Colorado regulators criticized Xcel Energy-Colorado's plan to provide $30 million in ratepayer-backed incentives for electric-vehicle purchases, a new component of the utility's proposed 2021-2023 transportation-electrification plan. The plan is being discussed over five days of remote hearings at the Colorado Public Utilities Commission that began Nov. 13 and will conclude Nov. 23.
Xcel on Oct. 23 submitted a number of adjustments to the plan, including a new EV purchase rebate program that has increased the plan's budget by around $30 million, to about $133 million [20A-0204E]. When Xcel first submitted the plan on May 15, it estimated a cost of $102 million (see CEM No. 1591).
The $30-million rebate program would offer a $4,000 rebate to Xcel customers purchasing new EVs, a $1,500 rebate for used EVs, and an additional $1,500 for low-income customers. The rebate would be applied at the point of sale.
"There's no doubt [the plan] got bigger," Jack Ihle, director of regulatory and strategic analysis at Xcel, said during the Nov. 13 hearing.
Xcel in its updated filing proposed earmarking rebates as a regulatory asset that accrues interest at 6.97 percent and recovering those costs over a 10-year period.
Colorado PUC Deputy Director of Fixed Utilities Gene Camp in testimony filed Oct. 23 to the commission said that a rebate program under the company's proposed recovery scheme would not be in the public interest. He pointed out that on a dollar-for-dollar basis the rebate program would be significantly more costly to the ratepayer than a separate tax credit program offered by the State of Colorado.
"Each EV Rebate dollar provided . . . to an EV vehicle purchaser will cost ratepayers $1.42 or 42 percent more than taxpayer-funded state EV tax credits," Camp said in his testimony. He agreed with commission member Megan Gilman at the Nov. 18 hearing that tweaks to the rebate program could alleviate his concerns.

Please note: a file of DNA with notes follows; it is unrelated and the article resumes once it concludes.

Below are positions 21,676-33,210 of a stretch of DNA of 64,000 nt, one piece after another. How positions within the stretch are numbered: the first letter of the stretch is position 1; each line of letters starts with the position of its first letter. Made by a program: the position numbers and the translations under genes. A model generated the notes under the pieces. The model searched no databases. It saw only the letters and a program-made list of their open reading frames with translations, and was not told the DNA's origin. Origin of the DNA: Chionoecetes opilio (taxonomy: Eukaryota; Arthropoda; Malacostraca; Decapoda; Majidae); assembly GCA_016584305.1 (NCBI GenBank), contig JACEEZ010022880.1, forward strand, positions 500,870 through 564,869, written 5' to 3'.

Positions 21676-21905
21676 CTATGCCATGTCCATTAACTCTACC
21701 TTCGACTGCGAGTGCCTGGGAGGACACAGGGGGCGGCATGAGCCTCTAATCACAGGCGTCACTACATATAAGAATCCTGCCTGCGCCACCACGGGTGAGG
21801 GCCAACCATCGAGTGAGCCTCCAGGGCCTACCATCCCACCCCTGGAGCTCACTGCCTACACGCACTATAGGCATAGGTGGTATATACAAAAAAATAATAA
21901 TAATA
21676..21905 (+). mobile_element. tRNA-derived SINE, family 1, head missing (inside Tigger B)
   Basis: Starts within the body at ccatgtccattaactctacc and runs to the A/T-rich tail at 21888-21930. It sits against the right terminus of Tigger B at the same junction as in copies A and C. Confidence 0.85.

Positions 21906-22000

Camp also said in his testimony that 2019's SB 077, which allows utilities to recover costs associated with building out EV charging infrastructure, does not grant the commission authority to implement a ratepayer-funded rebate program.
Commission staff also disputed Xcel's proposed mechanism to recover costs associated with the plan. Xcel proposed to recover costs in a bill rider, but commission staff recommended that all associated costs be recovered in a general rate case.
The "regulatory lag" offered by a general rate case, in which there is a delay in the time it takes for increased costs to be introduced to rates, is advantageous to ratepayers because it incentivizes utilities to operate as efficiently as possible to increase profit, commission senior economist Fiona Sigalla said in Sept. 28 testimony. It is "similar to the incentives a company would typically face in a competitive market," she said.
Ihle in testimony filed Oct. 23 called Sigalla's recommendations "particularly concerning."
"Staff leans heavily on the purported merits of regulatory lag, which would practically mean years of delayed, or potentially forfeited, cost recovery for [the utility]," he said.
Those recommendations could potentially damage the company, he said during the Nov. 13 hearing.
Staff economist Nardos Ghebregziabher recommended at the Nov. 18 hearing that the commission reject a $10-million research, innovation and partnership portfolio that Xcel proposed as part of its transportation plan, on the grounds that it "lacked detail to justify" its budget. Staff would not oppose it "if there is a process in place for [the commission] to ensure projects benefit ratepayers," she said. Xcel did not propose specific projects as part of the portfolio.
Colorado PUC engineer Joseph McCabe in Oct. 23 testimony raised concerns related to Xcel's estimated wind curtailments for 2021. The company anticipates 950,756 MWh of potential wind energy will not be delivered next year.
"This is the total renewable energy from wind curtailments that could potentially be supplied to EV charging in 2021. But this energy will not be supplied to EVs for charging," McCabe said during his testimony. He also said the commission should apply a five-year depreciation period to EV chargers, as opposed to the 10-year period proposed by Xcel, and encourage the company to develop carbon-free EV charging resources.